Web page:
Monday, June 23, 2014

Reform School--It Needs It

Credit and source shown within picture.
As upset as I was yesterday about 10,000 years going by and humanity behaving the same way, I looked up some instances of education reform failing. Obviously many people have tried to help along the way. The net contains examples of failed education reform that date back quite a ways.

I DO  have to wonder if anyone has made a comprehensive study of what's been tried so as to start doing something else? I didn't find anything like that. Just lots of complaints that the same stuff is done over and over again with people calling the old ideas by new names.

Is it horrible that some kids don't go to college? Humanity isn't so advanced that all menial jobs are done by robots or trained animals. Isn't it a waste to send someone to college if they're going to do menial jobs for their life? A trade school or vocational school can teach them what they want to know. More importantly, if all kids go to college, won't that mean the menial occupations will suffer? They're important too.

The alumni of four different colleges that I asked about quality instruction all looked at me like I was insane. Herr D in particular told me that he knew very few people who worked for his college that could really teach at all. He said they present the material, test the students on whether they learned it and answer questions and provide help only if asked. Well--huh.

Presenting the material could be done on videotape once and remastered and updated when necessary just like textbooks. Tests can be done by proctors. Grading can be done by subject matter experts. Help can be provided by tutors. What did you need the professors FOR exactly? Herr D said he needed them to drive up his tuition. I'm pretty sure he was being sarcastic. I am confused by the whole thing. It looks like institutes of higher learning are just institutes of higher cost learning. I mean, wouldn't it be better if everyone learned a career cluster surrounding their proven aptitudes with minimum classwork involved?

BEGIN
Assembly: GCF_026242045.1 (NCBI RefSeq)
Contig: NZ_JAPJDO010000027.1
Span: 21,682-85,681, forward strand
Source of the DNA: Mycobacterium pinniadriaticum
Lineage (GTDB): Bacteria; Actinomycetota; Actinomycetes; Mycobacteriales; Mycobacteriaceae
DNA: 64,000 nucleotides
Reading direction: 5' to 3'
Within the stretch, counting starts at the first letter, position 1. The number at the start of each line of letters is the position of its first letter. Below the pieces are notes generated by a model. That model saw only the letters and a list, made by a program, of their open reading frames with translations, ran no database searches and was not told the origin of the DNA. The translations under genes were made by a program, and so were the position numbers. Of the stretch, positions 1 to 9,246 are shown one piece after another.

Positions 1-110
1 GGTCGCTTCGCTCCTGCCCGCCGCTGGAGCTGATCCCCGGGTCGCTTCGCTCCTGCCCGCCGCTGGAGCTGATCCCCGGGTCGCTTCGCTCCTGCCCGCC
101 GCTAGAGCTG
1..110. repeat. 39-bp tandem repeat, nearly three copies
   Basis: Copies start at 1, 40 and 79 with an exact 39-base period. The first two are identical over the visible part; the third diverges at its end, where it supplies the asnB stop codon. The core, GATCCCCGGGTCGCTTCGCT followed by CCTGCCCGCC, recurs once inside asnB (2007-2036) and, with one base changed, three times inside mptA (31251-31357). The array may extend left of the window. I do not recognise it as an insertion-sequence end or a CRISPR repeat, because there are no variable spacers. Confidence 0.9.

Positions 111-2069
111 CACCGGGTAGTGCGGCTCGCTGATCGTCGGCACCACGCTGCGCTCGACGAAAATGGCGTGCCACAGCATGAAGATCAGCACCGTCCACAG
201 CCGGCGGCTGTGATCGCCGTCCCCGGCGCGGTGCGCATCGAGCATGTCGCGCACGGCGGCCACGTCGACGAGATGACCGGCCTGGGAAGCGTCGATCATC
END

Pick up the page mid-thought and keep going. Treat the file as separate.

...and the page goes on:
Becoming a well-rounded student can happen while a student is too young to work. There can't be a growing number of learning disabled students if the education methods aren't so artificially narrowed. --I mean that is correct, isn't it? The reason that we have learning disabled students that can LEARN BY DOING and not learn in a classroom is that the majority seems to have been punked. People actually seem to believe that classroom learning is the "best way." Learning doesn't have a best way! Individuals have preferred learning methods, sure, but those are individual.

I mean--is this not obvious? Tuition is too expensive. Student loans are too expensive. So . . . don't go? When you get there, you'll just have to learn the material on your own as best you can to pass a test written by somebody who works professionally impersonating an instructional film. Why not learn the material on your own while working full time in related industries? If a company wants a truly determined, truly worthwhile employee, and is smart enough to know what that is, why wouldn't they want someone who could learn without the broken-down crutch known as college?

Why are colleges still in use anyway? Haven't they been around long enough? Over half a millennium? Time for an advancement, people.

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